The Department of Health (2007) established a national strategy for stroke facilities in England. According to DoH (2007), almost 110,000 people under the age of 65 in England have a stroke yearly and 20-30% of those people pass away within a month. They identified Stroke as the main cause of disability within adults and costing the NHS and economy £7 billion yearly as suggested by (Leatherman, Sutherland & Airoldi 2008). The DoH developed the strategy as a result of an evidence based practice (Keele, 2011), which suggest what needs to be done by recommending nurses to use the care pathway to deliver an effective care to patients with stroke (Barker, 2013).

The policy was implemented to remodel the services provided to the patients, ensuring they receive the best care using resources available. However due to some nurses lack of knowledge, it could limit the resources being used effectively (Rodgers, 2005).

Although the policy supports the involvement of patients and family with stroke by involving them in care planning (Benner, Kyriakidis & Stannard, 2011). However the policy identifies that this can prove to be less effective when communicating with the patient due to either physical disability or limited communication as a result of the severity of their stroke (DoH,2007).Therefore the policy identifies how to interact effectively with the patient by maintaining their dignity (Masters, 2014).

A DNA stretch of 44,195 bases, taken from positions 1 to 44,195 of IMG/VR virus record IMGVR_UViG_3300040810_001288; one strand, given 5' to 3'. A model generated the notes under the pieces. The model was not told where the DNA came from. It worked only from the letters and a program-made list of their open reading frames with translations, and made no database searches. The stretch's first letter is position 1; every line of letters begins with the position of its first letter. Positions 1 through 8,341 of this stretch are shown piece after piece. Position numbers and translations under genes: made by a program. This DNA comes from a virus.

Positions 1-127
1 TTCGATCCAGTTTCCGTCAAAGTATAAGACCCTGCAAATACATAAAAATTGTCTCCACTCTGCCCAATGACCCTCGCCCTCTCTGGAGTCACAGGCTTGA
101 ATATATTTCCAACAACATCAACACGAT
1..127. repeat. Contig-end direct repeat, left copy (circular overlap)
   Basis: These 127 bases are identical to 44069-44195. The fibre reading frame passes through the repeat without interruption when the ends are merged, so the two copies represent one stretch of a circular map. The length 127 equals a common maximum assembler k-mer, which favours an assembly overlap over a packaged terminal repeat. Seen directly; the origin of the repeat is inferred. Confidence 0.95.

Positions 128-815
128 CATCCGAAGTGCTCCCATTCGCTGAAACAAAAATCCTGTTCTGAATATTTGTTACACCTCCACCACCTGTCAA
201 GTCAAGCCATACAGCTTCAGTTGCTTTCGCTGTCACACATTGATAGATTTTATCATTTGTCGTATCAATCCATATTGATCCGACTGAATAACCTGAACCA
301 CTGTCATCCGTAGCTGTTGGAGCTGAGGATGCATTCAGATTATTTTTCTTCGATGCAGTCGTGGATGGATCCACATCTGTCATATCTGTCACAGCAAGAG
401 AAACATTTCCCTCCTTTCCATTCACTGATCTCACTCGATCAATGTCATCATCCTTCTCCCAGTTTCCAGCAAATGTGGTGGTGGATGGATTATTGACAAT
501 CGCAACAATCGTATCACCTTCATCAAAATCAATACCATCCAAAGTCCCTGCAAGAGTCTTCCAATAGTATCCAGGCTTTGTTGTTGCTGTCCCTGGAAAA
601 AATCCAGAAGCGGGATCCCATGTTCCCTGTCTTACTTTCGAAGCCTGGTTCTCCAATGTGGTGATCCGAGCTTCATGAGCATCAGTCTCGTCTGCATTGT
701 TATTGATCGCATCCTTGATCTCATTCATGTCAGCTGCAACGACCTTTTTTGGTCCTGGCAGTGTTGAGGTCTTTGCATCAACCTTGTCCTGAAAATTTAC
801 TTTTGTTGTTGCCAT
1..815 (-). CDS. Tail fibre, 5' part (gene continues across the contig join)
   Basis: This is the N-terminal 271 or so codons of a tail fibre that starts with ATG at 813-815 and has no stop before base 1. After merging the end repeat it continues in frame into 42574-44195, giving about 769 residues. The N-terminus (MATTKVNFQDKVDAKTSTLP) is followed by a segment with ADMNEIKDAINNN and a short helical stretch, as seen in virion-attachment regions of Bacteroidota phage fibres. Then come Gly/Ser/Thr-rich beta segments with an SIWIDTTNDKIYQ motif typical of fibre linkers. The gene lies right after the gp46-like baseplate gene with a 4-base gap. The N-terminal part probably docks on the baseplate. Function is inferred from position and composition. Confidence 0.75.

Overall the policy highlights the important of nurses being updated frequently on different tools available to use when caring for their patient. This ensures the patients receive an up-to-date care and restricts their stay in hospital.

To conclude, the writer has demonstrated understanding of the articles and policy chosen, by using literatures to analyse and explore further reading concerning how it influences the nursing care of the stroke patient. This has equipped the writer on how effective high quality care should be delivered to patients effectively.

References

Achterberg, T.V, Schoonhoven, L & Grol, R. (2008). Nursing implementation science: How evidence based nursing requires evidence- based implementation. Journal of Nursing Scholarship, 40(4), 302-310.